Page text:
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Adoptive Cell Transfer and Chimeric Antigen Receptors
Chimeras love eating ponies and attacking cancer cells.
My Little Pony, Hasbro.
Throughout the past few decades, treatment options for cancer have continually changed and expanded. Though surgery, chemotherapy, and radiation therapy have been around since at least the 1940s, they all have very substantial limitations that have always forced researchers to continually strive towards new and better cancer therapies. For example, though chemotherapy could kill cancer cells through a cytotoxic treatment, it would also kill healthy cells and lead to a number of undesirable side effects. Targeted drugs, such as monoclonal antibodies directed at specific tumor antigens, made a big impact on how cancers were treated in that they could attack transformed cells while leaving the healthy cells alone. However, these were still limited in that the treatments were very specific to a particular tumor cell type, and thus could only treat certain cancers (and sometimes, only very rare cancers).

Cancer Research Institute.
The next generation of cancer treatment is immunotherapy. The major benefit of immunotherapy is that it is not tailored to a specific type of cancer, since it essentially uses the body's own immune system to combat cancer. We'll be discussing immune checkpoint blockade (and one of our new product lines, GoInVivo™) in another blog, however this post will focus on another type of immune therapy, called adoptive cell transfer, also known as ACT.

What’s in a name? – Apparently there’s a lot of information in the generic name of targeted therapies.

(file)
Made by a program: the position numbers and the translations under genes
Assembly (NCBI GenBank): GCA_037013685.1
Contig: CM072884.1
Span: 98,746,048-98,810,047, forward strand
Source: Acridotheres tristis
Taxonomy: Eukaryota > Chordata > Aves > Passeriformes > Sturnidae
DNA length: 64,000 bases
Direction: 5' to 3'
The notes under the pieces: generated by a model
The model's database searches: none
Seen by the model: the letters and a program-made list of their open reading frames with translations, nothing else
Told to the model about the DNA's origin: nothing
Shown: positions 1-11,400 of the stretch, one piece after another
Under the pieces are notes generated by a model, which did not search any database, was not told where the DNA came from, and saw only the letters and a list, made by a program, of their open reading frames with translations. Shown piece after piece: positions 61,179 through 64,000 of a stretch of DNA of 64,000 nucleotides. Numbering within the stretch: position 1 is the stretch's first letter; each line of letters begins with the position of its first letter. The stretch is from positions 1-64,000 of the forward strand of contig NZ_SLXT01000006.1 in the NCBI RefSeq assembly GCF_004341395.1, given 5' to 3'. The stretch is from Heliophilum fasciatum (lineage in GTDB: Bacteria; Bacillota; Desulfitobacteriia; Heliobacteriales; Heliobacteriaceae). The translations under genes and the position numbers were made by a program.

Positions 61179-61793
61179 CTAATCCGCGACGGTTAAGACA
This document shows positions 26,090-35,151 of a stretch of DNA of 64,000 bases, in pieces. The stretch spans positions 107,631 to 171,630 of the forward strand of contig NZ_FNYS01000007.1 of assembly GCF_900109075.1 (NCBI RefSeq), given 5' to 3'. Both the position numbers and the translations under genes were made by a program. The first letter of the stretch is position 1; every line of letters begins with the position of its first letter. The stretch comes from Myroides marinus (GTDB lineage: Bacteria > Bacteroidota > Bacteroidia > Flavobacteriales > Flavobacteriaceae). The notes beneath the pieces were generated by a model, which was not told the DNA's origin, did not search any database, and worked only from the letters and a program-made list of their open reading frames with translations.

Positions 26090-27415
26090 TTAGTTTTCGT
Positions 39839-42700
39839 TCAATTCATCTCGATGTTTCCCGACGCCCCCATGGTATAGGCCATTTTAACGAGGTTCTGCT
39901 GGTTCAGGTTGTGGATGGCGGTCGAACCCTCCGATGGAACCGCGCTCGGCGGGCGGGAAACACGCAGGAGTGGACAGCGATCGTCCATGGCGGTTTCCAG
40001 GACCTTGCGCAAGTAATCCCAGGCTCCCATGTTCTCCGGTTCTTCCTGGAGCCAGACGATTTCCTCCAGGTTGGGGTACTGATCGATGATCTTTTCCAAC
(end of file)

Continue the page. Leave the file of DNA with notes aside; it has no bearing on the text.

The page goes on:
Vanderbilt-Ingram Cancer Center.
The first major driving force to treating cancers through ACT was the discovery in the mid 1960s that immune cells were responsible for tissue transplant rejection, or graft-versus-host disease (GVHD). Thinking that they could try to train the transplanted immune cells to attack cancer cells, scientists transferred lymphocytes into a rat with carcinogen-induced sarcoma. Indeed, the transferred lymphocytes were able to inhibit tumor growth. During this time, scientists were mainly limited to cells that could be taken from one animal and directly placed into another animal, but this changed over the next few decades, particularly after the discovery of IL-2 and its ability to help expand T cells in vitro prior to (and during) its injection into the host, amplifying the anti-tumor response from transfer.

Although some people would rather give to T.B.A., GVHD is a serious problem with transplants.
Arrested Development, Fox.
It was also discovered that chemotherapy and immunosuppression prior to ACT increased efficacy in these transfers, not only because of the two-pronged treatment of tumors, but also because of the elimination of old immune cells that were no longer effective at destroying tumor cells. Though all of these were incremental improvements, another treatment method of modifying these cells has been evolving and is just beginning to come to maturity.